The zarzuela is a form of musical theater from Spain which has the particularity of alternating between dialogues and musical parts. It played an important role in the genesis of tango by introducing the tango andaluz to the city of Buenos Aires.
The first documented mentions of a zarzuela goes back to 1657 with the premier of “El golfo de las sirenas” by Calderon de la Barca. The term zarzuela comes from the name of the royal theater in Madrid where this type of musical play first appeared. In the 19th century a short version of the zarzuela was created, the genero chico, which was more affordable to produce and attend and became popular in Latin american countries including Cuba, Venezuela, Mexico and Argentina.
A zarzuela of the genero chico is a essentially a short comedy composed of one act which lasts for an hour or less. These short plays revolved around popular themes and usually unfold on a single set. They were often inspired by sainetes, another genre of short musical play related to the genero chico .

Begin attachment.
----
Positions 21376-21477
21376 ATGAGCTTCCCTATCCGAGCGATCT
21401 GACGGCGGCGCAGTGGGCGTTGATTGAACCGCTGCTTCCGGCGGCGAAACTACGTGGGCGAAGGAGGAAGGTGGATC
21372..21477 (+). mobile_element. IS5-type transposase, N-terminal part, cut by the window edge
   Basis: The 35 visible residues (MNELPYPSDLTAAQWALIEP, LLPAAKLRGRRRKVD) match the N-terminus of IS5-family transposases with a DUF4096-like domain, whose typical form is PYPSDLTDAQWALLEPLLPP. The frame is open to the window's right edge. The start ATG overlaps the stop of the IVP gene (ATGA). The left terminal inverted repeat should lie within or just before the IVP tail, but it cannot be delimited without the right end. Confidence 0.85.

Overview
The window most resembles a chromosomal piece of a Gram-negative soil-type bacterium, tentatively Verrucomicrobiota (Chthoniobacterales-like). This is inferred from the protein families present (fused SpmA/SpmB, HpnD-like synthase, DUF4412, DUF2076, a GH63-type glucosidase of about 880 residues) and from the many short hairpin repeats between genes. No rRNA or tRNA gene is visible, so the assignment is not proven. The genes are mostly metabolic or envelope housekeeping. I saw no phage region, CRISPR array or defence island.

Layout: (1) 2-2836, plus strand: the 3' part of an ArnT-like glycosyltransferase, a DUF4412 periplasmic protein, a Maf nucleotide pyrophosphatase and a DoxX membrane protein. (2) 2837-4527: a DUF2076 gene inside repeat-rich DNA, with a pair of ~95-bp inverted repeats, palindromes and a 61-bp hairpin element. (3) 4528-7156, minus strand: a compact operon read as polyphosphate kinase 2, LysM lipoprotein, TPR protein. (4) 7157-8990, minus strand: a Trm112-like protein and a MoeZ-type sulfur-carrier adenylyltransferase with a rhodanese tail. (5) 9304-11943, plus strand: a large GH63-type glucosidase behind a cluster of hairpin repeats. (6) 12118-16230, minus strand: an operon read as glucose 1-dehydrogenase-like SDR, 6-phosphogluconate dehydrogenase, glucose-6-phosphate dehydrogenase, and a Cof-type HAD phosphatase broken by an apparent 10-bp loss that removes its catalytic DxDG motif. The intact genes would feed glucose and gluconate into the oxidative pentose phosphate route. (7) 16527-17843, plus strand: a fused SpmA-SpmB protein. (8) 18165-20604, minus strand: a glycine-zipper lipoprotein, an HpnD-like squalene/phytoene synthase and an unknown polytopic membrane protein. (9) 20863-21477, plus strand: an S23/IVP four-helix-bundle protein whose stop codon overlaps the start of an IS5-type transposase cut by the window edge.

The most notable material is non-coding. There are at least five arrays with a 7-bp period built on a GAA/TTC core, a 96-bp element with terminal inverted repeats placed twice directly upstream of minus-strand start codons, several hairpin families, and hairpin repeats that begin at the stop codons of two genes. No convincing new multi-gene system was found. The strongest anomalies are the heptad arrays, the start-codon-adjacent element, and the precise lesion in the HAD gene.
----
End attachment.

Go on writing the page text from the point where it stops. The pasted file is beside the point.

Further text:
One of the ways in which the zarzuela influenced on the evolution of tango is by the introduction of the tango andaluz to the city of Buenos Aires. Theaters were an important vehicle through which songs were popularized as people learned and repeated the songs they heard in popular plays. These tangos andaluces soon inspired new local songs which reflected the reality of life in the rapidly growing city of Buenos Aires. Thought these very first tangos criollos did not yet constitute a new distinct musical genre, they are regarded as a very primitive forms of Argentine tango. This is the case for example of “Andate a la Recoleta” (1800), which was inspired by a tango andaluz.
Another way in which the zarzuela played a role in the evolution of tango is through providing a space to present and promote the new local tango as a fully formed and recognized entity. The first documented use of the word “tango” in the sense of tango porteño was found in “Justicia Criolla”, a local zarzuela which proudly features the new tango music, dance and culture.
 Pellettieri, Osvaldo. Historia del teatro Argentino en Buenos Aires. Editorial Galerna, 2002. Print.
 “El dia que el tango tuvo nombre”. Clarín. Online. https://www.clarin.com/espectaculos/dia-tango-nombre_0_S1luFxZRKx.html